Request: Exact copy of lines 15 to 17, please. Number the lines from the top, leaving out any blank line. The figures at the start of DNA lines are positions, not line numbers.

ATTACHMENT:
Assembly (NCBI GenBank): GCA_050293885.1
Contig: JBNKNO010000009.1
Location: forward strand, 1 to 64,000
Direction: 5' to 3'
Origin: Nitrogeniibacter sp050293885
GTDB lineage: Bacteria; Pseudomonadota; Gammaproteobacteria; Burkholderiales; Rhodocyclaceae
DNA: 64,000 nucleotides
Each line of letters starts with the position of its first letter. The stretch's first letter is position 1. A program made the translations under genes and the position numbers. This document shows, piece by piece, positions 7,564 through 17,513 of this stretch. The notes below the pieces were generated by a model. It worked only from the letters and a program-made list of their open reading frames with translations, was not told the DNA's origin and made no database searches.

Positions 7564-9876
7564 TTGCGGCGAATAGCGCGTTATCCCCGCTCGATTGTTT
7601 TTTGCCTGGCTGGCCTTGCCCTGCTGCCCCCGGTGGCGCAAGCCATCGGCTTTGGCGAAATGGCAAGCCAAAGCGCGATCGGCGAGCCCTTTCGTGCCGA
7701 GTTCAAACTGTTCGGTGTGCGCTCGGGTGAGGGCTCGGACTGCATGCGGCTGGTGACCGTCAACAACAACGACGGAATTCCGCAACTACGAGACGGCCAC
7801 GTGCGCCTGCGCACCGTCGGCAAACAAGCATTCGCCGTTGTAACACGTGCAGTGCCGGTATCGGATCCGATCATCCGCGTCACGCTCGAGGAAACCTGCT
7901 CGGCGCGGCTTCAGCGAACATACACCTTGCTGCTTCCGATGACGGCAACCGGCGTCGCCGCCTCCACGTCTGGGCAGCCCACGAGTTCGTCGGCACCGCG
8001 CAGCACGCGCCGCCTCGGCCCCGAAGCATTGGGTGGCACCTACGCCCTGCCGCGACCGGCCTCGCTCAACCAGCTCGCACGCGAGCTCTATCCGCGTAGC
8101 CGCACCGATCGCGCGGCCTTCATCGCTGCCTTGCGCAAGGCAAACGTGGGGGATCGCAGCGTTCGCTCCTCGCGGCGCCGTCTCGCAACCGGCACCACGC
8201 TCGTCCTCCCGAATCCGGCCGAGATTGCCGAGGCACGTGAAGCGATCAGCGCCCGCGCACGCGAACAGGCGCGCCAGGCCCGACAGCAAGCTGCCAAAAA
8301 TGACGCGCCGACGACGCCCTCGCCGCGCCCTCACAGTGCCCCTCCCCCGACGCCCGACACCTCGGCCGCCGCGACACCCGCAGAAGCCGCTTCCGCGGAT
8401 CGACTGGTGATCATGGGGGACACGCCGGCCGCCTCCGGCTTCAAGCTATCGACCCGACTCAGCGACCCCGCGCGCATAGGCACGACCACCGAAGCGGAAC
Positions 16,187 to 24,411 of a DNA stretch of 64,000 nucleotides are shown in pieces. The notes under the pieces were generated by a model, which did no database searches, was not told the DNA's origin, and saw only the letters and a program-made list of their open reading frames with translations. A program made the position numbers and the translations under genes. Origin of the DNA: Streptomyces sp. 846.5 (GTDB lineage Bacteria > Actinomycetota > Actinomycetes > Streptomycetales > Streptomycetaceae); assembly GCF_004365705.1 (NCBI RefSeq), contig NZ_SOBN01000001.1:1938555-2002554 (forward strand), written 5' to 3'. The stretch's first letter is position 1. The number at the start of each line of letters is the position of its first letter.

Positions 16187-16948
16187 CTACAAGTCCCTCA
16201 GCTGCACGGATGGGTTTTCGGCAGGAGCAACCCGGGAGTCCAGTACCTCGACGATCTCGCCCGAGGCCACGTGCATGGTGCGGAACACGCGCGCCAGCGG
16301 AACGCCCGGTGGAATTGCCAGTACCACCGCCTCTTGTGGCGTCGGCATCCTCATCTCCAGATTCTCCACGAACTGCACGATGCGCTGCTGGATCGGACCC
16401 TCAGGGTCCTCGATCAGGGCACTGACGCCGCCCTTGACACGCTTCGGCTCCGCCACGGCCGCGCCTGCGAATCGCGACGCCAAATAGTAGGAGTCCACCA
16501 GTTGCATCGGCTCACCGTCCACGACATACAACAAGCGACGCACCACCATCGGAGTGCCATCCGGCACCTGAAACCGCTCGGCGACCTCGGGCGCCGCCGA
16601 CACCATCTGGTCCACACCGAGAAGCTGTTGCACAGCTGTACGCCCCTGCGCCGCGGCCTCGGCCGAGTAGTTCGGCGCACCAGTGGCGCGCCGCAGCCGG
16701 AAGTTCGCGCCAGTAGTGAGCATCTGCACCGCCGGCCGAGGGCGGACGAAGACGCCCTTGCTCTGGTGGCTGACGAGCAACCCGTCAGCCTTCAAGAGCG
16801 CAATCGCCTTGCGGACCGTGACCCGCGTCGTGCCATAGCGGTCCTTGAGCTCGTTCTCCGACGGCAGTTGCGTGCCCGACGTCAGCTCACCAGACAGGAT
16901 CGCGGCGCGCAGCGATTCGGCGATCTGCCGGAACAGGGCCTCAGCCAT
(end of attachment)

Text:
8001 CAGCACGCGCCGCCTCGGCCCCGAAGCATTGGGTGGCACCTACGCCCTGCCGCGACCGGCCTCGCTCAACCAGCTCGCACGCGAGCTCTATCCGCGTAGC
8101 CGCACCGATCGCGCGGCCTTCATCGCTGCCTTGCGCAAGGCAAACGTGGGGGATCGCAGCGTTCGCTCCTCGCGGCGCCGTCTCGCAACCGGCACCACGC
8201 TCGTCCTCCCGAATCCGGCCGAGATTGCCGAGGCACGTGAAGCGATCAGCGCCCGCGCACGCGAACAGGCGCGCCAGGCCCGACAGCAAGCTGCCAAAAA